Cheques Explained

UK is unusual amongst European countries in that we still use a lot of cheques.  There was a plan to phase them out by the end of October 2018, but it’s been shelved – too many people use them and rely on them, chiefly the elderly, charities and small businesses.

Cheques Explained - The Importance 1 - Debt Consolidation LoansCheque usage has declined sharply over the years since the peak in 1990, when some four billion cheques were written – 11 million cheques each and every day.  Various efforts were made to spice up their appearance, with illustrations, and in 1995 Lloyds Bank introduced left-handed cheque books for their more ‘sinister’ customers.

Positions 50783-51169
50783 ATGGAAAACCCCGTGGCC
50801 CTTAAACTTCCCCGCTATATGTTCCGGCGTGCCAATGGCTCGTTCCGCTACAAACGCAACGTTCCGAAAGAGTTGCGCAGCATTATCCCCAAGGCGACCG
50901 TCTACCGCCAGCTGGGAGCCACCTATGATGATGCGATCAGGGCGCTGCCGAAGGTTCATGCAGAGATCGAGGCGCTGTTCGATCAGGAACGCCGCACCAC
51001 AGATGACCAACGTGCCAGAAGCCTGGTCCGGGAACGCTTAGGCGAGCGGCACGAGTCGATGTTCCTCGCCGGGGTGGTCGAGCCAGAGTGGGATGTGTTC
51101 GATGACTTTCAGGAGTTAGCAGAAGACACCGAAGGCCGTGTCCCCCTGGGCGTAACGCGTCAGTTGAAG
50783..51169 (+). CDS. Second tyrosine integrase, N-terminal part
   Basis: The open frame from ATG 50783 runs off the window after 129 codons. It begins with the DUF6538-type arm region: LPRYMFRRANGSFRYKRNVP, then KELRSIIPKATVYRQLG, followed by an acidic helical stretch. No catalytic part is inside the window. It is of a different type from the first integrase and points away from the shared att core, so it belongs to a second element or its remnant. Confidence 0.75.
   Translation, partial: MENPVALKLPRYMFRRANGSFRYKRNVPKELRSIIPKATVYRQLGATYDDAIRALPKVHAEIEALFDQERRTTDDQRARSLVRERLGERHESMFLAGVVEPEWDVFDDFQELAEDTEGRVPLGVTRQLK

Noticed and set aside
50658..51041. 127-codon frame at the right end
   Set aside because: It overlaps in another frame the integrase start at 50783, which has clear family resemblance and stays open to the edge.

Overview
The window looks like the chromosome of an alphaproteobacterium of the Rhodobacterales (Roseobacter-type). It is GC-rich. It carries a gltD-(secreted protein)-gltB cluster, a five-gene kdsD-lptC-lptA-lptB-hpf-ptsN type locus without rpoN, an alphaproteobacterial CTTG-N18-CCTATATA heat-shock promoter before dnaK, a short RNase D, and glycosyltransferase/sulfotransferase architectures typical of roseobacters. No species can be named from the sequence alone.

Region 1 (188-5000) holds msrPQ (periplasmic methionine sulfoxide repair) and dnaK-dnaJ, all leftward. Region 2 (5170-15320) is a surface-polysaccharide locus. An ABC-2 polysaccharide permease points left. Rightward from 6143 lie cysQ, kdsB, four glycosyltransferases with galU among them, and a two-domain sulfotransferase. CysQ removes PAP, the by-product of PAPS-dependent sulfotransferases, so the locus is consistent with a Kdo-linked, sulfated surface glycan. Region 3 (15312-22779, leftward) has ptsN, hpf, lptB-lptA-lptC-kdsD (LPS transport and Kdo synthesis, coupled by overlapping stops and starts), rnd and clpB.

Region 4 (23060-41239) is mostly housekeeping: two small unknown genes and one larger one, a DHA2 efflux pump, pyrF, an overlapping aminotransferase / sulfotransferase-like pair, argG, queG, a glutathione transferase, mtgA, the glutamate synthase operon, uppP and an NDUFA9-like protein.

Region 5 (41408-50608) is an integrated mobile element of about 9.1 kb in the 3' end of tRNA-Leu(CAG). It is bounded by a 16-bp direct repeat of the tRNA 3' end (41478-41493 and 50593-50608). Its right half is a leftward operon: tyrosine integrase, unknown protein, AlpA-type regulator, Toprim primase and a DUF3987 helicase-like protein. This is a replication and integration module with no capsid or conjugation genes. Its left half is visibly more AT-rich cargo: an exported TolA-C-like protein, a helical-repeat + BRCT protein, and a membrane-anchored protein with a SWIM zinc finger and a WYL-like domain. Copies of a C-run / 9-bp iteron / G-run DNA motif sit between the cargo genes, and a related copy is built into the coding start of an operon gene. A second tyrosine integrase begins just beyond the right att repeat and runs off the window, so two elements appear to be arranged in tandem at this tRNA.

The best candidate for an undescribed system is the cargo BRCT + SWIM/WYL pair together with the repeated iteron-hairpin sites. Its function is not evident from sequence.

The first major retailer to stop accepting cheques was Shell in 2005, and by 2008 most major retailers had followed suit; Harrods was the last, holding out until 1st July 2011.

Some predict that cheques, along with the 1p coin, will be gone by 2023.  If so, they will have had a good innings – more than 360 years since the earliest known surviving English cheque was written, dated 16th February 1659.

In theory, a cheque can be written on anything portable – a pig, for example.

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